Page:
So You're Committed (or Recommitted) to Unschooling Your Teen--But How?

This is something I've been asked often, even before my kids were teens, and long before I began consulting for unschooling parents. The answer is so simple, yet so enigmatic. 

The answer is to just quit school, and the whole school mentality.
Hand the kids the reins.

If they've been in school, recently or anytime, let them deschool. For months or years--as long as it takes. And deschool yourself. Learn from them, and don't expect them to learn anything at all. They have enough of their own expectations to deconstruct without adding yours to the heap. During this deschooling time, question all your motivations and never question theirs. Become your best self, as a parent, and independently. They are watching you and learning how to be from every breath, word and action they see.

Let them make their own decisions; let them make wrong choices and scary choices, and totally unimaginable choices. Let them do all the research and development for all their choices. Don't help them research--especially if they're prone to asking for help. You've got your own stuff to do. Let them handle the consequences of their choices. I didn't mention academics or careers here, because that's not your concern. Ignore it.

Love them. Be there to commiserate, to celebrate, to listen to their stories and to share your own. Be their best friend and also the person who will fight the hard fights with them and for them and with your own fears and prejudices, when they arise. 

Be the one your kids can come home to, anytime, for the rest of their lives, and also be the one they're not afraid to leave behind. Be strong enough in your own values and goals and confidence that they know you'll be OK without them. This will give them permission to grow. 

Be their equal. Rise to meet their amazingness, and when they fall, sit down in the pits with them. If you're lucky, they'll be so confident in your love and support that they'll love and support themselves. 

That's how to unschool your teen, yourself, and also your adult children. It's not easy, but it's life. I'm still working on it, every day.


*Regarding that photo of my son, Taliesin, climbing a post: He declares that climbing has nothing to do with his amygdala. He will not stop climbing things when he's twenty-five, and I suspect that's correct, since when I met his father (then, aged twenty-six), he had a tagline on his treehouse webpage that read, "some people still have a bit of monkey in them". Maybe the wall-climbing is a perfectly natural part of life, and unschooling can support it. :-)


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Unschooling: Am I Failing My Kids?

My nine-year-old son sat staring at his comic book, lengthily, before raising his eyes to meet mine in the glassy glare that has always alerted me to my failings. He told me his friend, who was a year younger, was already doing grade five math. 

"So?" I said, wanting to reassure him, but already knowing that the river of his disappointment would overcome my small boat of hope before it launched. "You're unschooled. We don't even know what level of math you do. Who cares."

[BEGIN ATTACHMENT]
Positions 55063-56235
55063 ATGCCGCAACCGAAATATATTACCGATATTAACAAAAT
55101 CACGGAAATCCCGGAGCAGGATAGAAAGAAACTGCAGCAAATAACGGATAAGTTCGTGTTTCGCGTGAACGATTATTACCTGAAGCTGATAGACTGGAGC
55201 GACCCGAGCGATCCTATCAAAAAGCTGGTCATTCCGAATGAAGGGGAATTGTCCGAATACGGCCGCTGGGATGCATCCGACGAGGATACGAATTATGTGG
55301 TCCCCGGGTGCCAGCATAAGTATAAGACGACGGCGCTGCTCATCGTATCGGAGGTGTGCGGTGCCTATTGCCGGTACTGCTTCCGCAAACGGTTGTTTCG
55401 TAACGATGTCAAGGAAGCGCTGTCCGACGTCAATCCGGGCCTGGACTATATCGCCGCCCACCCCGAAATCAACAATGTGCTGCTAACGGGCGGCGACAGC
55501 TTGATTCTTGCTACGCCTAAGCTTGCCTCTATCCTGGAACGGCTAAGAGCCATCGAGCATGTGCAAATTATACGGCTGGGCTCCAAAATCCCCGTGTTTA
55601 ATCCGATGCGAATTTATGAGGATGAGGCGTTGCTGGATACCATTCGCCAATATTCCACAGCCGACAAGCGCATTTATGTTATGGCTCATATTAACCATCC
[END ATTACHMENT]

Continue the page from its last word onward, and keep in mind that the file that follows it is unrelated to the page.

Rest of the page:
His eyes pierced me, and he muttered, "I can't even do math."

I knew it wasn't true. Sure, he would probably test 'below grade level' if we tested him, but I disagreed with testing, and besides, though he was ignorant of long division at the time, he was able to Google a useful formula and calculate the speed at which his theoretical space-station would need to spin in order to simulate earth-gravity for those on-board. I didn't really have any concerns about his ability to 'do math'. But his eyes told me that I had, indeed, failed him. If not academically, then socially. Or maybe in supporting his sensitive heart and competitive nature. There's always something. My boat was sunk.

I've been consulting for unschooling families since the beginning of the pandemic, and by far the biggest and most common reason people call me is because they're afraid of failing their children. I struggled with that so much, myself, in the earlier years (and off and on even now that my kids are grown!) I struggle with it as a teacher, too, and I'm pretty sure it's actually most parents' niggling deep fear. 

I think we always want to do the absolute best we can for our kids, but the truth is we can't ever know what the best is for each individual kid, and for our family as a whole. We won't even know when our kids are grown if we've done what might have been best for them. All we can do is to keep an open heart, an agile mind, and work through every challenge as it arrives. But picking through our human insecurities and finding ways to re-imagine them is kind of my life's work, so I've decided to dig into this one a bit. Every one of my thoughts won't apply to every one who reads this, because we're all unique, and in that uniqueness is an infinity of different possibilities and outcomes. So don't take this essay as advice, please--just some thoughts on our mutual journey and a jumping-off place for your own thoughts and conversations. And be reassured, although this list may bring up many deep-seated fears, I'm going to talk about how to overcome them later on.